An alternately structured and sometimes stream-of-consciousness journal of my view of the purpose and essence of life as a Jew, the importance of the Land of Israel, how to differentiate good from evil, and perhaps even what to do about it. Oh,and also some technology thrown in for good measure. And whatever else comes to mind, actually...
In short: "BLOGITO Ergo Sum"
Haveil Havalim #190 is UP at Jewlicious!
Go here. Read blogs. Have fun. Goodbye. (Whew that tired me out.)
I was in a rush to get my post and pictures in yesterday, so I didn't pontificate on the significance of the name "Naomi." I remember, when my first Israeli grandson was born to my younger son, Nathaniel Blumenstein, I waxed eloquent ( or rather, my son did--I just copied and pasted his stuff!) on the meaning and significance of his name, Gavriel (which is translated as "Gabriel" in English) on my post back in November '08 after his birth, here.
As is Gavriel, Naomi, too, is a special name. It is Hebrew, originating in the TaNaCH in the book of Ruth. Naomi was the mother-in-law of Ruth. It means "my delight," coming from the Hebrew word, no'am, which is "pleasantness" or "delightfulness." The shoresh, or root, is "na-em," which is 'pleasant' or 'lovely.' The infinitive, "li-n'om," means "to be pleasant."
For the better part of a year, I've had an on-again, off-again debate with my D.H. as to the "correct" adjective in the children's finger-play nursery rhyme, "The Itsy-Bitsy Spider" (now you know which one I favor).
My D. H. insists that the correct descriptive is "inky dinky," whereas I demur. I vaguely recollect from my own childhood, either hearing "itsy-bitsy spider," or even more familiar to me, the description "eency-weency," referring to said spider's miniscule size, yet plucky persistance, and how he (she?) braved the violent rainstorm which "washed it out" after the arduous climb up the water spout, yet doggedly climbed the spout again, after the sun came out and 'dried up all the rain.'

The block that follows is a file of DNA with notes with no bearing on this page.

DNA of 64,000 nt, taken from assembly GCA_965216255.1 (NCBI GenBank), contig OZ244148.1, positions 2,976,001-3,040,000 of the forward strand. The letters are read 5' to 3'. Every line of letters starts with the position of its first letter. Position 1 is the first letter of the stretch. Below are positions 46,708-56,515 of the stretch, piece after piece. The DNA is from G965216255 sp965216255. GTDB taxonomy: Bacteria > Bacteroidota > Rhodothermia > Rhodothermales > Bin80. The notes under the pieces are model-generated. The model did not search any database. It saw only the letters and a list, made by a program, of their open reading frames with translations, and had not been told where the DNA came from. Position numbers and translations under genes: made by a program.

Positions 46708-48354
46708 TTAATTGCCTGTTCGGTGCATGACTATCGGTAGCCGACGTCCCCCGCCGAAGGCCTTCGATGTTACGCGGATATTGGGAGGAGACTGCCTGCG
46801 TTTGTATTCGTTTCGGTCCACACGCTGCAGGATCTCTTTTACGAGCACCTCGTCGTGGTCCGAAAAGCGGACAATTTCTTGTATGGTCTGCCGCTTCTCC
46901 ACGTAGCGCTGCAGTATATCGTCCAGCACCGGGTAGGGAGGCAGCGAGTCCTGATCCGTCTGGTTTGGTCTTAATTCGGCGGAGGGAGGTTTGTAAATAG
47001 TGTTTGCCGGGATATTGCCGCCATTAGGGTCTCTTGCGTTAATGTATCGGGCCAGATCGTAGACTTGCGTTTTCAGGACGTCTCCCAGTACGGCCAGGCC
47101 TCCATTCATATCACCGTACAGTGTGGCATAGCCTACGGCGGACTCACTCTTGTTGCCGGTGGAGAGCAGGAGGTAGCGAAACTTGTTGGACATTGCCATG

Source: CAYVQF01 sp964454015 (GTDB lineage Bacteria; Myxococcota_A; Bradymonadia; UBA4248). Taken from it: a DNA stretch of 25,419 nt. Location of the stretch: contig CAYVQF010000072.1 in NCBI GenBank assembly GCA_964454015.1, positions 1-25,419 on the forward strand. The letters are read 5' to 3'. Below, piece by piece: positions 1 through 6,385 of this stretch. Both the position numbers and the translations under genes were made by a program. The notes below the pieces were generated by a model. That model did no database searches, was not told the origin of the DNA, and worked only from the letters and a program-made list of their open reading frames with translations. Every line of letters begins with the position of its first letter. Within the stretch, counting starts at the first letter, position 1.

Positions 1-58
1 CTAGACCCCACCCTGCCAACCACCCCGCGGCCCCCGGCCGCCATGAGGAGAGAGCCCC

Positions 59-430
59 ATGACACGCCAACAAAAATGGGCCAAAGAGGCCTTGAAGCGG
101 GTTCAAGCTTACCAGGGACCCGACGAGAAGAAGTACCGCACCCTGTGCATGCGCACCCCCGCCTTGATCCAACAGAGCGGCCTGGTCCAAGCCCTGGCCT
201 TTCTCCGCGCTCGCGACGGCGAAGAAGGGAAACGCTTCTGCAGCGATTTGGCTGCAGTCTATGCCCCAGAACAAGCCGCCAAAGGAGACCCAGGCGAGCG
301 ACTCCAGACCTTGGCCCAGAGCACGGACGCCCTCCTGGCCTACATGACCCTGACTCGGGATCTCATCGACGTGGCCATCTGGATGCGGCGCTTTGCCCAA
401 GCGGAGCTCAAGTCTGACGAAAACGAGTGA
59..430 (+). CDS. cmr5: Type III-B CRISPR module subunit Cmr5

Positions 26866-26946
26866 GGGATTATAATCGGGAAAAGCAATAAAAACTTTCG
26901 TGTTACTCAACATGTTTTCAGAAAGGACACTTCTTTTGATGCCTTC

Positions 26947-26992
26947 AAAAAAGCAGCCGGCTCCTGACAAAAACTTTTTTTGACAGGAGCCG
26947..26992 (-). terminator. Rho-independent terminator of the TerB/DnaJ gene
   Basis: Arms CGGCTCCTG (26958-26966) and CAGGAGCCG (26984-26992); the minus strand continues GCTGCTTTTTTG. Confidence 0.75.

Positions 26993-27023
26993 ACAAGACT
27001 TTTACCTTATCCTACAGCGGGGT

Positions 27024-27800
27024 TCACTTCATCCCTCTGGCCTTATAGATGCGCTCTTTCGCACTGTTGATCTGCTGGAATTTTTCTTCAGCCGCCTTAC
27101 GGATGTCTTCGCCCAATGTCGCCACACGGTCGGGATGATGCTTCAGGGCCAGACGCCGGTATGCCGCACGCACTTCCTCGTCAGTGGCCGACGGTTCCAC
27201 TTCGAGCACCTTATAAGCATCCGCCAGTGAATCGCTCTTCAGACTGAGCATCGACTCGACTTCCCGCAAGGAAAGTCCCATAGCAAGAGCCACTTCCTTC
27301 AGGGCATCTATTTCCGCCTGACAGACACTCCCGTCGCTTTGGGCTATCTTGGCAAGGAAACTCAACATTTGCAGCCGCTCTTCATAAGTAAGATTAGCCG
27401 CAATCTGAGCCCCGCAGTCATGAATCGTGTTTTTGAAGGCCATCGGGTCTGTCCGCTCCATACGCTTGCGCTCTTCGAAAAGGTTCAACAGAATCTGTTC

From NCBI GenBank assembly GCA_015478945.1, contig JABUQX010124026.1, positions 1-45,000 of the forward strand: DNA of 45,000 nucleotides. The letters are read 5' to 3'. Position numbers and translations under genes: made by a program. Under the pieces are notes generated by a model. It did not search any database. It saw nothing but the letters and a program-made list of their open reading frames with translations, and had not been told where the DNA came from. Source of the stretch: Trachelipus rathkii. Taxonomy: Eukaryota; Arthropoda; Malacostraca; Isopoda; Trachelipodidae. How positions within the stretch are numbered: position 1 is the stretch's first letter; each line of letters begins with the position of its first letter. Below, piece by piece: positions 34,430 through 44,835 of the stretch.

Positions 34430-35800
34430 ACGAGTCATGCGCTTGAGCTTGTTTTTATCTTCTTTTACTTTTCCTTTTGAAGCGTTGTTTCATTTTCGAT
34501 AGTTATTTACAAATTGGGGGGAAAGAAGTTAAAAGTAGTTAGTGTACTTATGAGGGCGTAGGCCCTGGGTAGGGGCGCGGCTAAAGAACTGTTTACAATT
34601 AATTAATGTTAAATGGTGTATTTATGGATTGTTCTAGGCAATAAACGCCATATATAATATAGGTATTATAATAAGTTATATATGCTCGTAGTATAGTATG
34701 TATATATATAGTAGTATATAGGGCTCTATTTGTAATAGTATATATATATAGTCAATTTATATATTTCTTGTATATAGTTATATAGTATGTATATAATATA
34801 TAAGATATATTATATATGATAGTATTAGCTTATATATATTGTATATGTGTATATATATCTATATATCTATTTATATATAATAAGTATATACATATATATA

Many, if not most of our American nursery rhymes originated on the other side of the pond, in England, for obvious reasons: the American colonists were British in origin, and brought with them the culture and his…
This is my first post back on Tikkun Olam since April 23rd, 2015. It does not feel real.
Why is it that we never think we will ever have a JOLT in our lives that will change the entire life course we have been traveling? We continue on, day by day, complacent, even in the face of serious illness--believing that what we are living is the only reality; that it is immutable, that it is PHYSICAL: you can touch it, feel it, and it will continue to be there for you tomorrow, and tomorrow, and tomorrow...
But it isn't. And it won't. Because the unthinkable can, and does, happen, in time. To everybody. As it happened to me, almost a year ago, on August 10, 2015, when my DH - Dear Husband, of 46 years, died.
I am living in an Alternate Universe. Because the universe in which I was living all my life until now, is gone. I still want to slap myself in the face and wake myself up. It's a dream. A terrible nightmare. It's a horror movie with a frightening ending, but I will awake…